It was only natural that the Jewish people would return to Hebron, to Ma'arat HaMachpela, to the original city of David, to the cradle of civilization, to the foundation of our existence.
Over the years attempts continue to cut off, or renounce those roots. To no avail.This past Saturday over 20,000 people compressed themselves into one huge body of Am Yisrael, in the holy city of Hebron, to take part in 'Shabbat Hebron,' when we read in the Torah how Abraham paid Efron the Hittite 400 silver shekels ($750,000 today) for a field and a cave at the edge of that field.
It is no small feat to host 20,000 people for 24 hours, but residents of Hebron and Kiryat Arba, working together, did just that. And these 20,000 people joined the over 150,000 Jews and gentiles who visited Hebron during the holiday season. And these tens of thousands joined the half a million who visit Hebron each year.
But the trials continue. We can never stop and rest, not even for a moment. The infectious bacteria are still at work. Next Saturday night Hebron's US affiliate, the Hebron Fund, is hosting its annual dinner event in New York. This year's occasion has taken a unique turn, being held at Citi Stadium in Queens, new home of the New York Mets. For the past few weeks germs have been eating away at the Mets front office, trying to convince them to cancel the event. However those courageous people refuse to kowtow to them and call off the dinner.
But that is not enough. We must ensure that hundreds and hundreds show up at Citi Stadium, next Saturday night (call 718-677-6886 now for details or click here ) to prove to those still trying to delete us from the map: Hebron is here to stay!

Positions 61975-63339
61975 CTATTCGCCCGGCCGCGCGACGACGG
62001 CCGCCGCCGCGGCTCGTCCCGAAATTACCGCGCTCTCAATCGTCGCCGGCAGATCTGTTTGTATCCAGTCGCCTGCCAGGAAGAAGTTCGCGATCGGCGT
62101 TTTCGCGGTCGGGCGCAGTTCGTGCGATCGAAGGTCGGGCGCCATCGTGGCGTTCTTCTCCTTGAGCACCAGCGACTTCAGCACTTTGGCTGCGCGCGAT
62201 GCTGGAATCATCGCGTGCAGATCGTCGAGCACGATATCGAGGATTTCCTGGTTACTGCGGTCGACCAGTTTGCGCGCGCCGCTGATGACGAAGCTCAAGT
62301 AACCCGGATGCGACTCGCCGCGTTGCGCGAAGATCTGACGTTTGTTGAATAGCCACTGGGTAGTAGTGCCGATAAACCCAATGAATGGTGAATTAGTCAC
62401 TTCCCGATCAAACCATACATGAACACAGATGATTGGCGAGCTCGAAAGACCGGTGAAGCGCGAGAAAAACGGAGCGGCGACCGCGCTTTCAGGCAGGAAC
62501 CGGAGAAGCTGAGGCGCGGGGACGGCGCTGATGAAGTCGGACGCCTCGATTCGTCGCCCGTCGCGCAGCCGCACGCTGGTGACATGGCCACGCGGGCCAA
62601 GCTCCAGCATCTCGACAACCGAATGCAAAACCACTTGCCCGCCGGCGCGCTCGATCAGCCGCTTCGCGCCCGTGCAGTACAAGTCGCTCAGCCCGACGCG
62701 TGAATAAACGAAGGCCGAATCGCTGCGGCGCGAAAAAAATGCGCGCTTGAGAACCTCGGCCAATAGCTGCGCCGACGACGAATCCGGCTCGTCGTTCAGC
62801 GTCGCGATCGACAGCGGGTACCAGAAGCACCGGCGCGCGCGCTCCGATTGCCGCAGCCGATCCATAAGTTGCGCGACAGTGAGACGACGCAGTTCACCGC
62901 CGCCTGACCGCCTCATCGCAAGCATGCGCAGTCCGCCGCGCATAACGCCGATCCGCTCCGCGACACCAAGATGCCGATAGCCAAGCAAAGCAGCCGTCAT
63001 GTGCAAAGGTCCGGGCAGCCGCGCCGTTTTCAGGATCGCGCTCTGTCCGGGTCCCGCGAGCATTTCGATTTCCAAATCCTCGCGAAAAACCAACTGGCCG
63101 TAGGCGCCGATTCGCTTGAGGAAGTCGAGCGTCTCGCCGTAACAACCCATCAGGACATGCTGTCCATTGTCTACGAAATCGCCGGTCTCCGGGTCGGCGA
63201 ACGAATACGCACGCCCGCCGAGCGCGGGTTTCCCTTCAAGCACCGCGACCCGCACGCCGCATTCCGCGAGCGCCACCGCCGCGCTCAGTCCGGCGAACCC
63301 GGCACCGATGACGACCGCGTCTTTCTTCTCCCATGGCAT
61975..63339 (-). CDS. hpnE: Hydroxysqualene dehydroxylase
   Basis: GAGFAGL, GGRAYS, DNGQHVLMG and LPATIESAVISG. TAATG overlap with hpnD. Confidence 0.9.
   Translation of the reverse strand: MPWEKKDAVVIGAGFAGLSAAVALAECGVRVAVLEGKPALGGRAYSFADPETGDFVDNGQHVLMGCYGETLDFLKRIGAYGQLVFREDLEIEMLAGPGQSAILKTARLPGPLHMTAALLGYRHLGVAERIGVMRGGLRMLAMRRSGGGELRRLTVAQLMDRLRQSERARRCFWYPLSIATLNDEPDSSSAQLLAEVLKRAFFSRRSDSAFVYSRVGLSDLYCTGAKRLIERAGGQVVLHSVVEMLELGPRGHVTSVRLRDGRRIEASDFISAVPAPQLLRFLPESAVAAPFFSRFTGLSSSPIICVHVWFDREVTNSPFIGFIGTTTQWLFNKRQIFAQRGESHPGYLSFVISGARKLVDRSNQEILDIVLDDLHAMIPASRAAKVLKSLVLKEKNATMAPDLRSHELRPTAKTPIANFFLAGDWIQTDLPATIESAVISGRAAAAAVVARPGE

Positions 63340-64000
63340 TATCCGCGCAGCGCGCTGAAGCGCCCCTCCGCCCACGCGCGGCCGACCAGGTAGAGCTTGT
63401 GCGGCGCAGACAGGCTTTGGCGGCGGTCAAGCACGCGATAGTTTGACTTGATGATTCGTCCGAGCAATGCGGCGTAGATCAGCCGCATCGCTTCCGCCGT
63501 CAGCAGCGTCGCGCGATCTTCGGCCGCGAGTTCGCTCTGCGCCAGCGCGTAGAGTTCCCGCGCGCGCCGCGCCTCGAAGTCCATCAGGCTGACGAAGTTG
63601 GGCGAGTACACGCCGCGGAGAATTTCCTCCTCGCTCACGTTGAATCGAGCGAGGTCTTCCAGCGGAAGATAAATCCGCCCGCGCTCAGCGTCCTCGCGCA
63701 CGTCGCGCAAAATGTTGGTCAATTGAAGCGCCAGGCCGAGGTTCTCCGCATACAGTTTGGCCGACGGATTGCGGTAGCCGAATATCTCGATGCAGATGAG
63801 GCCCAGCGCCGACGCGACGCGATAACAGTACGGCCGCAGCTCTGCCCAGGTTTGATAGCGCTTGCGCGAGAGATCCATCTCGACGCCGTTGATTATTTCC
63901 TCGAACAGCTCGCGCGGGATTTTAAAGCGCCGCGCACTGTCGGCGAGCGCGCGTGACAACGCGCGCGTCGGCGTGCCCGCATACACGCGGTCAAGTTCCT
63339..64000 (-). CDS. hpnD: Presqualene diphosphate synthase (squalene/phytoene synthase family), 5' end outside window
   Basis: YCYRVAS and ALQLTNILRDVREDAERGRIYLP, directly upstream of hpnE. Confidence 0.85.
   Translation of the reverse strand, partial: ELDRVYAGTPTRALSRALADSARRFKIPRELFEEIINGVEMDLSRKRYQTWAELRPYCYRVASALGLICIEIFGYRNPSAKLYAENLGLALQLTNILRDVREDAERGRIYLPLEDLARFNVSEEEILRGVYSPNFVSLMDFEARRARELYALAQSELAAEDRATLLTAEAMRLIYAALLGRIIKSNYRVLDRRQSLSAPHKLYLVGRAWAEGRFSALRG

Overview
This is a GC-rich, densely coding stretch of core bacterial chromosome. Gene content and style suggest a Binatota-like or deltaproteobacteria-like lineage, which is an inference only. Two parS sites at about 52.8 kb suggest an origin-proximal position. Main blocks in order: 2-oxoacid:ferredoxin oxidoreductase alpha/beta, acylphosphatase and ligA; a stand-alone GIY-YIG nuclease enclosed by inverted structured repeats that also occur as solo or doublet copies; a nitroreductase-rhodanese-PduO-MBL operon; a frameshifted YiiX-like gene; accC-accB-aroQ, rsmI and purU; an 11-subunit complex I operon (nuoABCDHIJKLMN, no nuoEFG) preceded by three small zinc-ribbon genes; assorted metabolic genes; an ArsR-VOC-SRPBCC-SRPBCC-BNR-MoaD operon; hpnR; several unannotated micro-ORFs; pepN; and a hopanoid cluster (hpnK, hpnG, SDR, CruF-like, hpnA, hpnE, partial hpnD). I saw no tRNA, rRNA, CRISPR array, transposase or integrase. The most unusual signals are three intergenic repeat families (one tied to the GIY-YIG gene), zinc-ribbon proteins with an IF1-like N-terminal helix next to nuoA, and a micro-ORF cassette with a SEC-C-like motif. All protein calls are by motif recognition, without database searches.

A friend asked me how we can associate with the Mets; after all, they are 'losers.' I had two responses: first of all, I remember the 1969 Mets, the Miracle Mets with Tom Seaver, Buddy Harrelson and all the others, who took the World Series in 5 from Baltimore. With them I can certainly relate.
But much more importantly, the Mets have proven that they are the real 'winners,' denying attempts to prevent Hebron from celebrating at their stadium. Moral victories are much more impressive than 'games won.'
The Mets have had their miracles, and so has Hebron. Together, with all of you, we will unite to continue to prove to the world: Hebron, Meaz u'leTamid – Hebron, Now and Forever.
**Correction:Please note the following corrections dealing with my article posted last Thursday night, titled: Hebron: The Dream and the Reality: Naomi Paiss, from the New Israel Fund- Adalah-New York has no relationship at all with the civil rights group Adalah in Israel. The New Israel Fund does not give a penny to Adalah-New York, we have no relationship with them at all. We do fund Adalah in Israel, which has won many victories on behalf of an Arab minority that, by the Israeli government's own admission, has been discriminated against since the birth of the state. And from another reader: Adalah-NY is not related in any way to Adalah, the legal center for Arab minority rights in Israel, the organization referred to by NGO Monitor.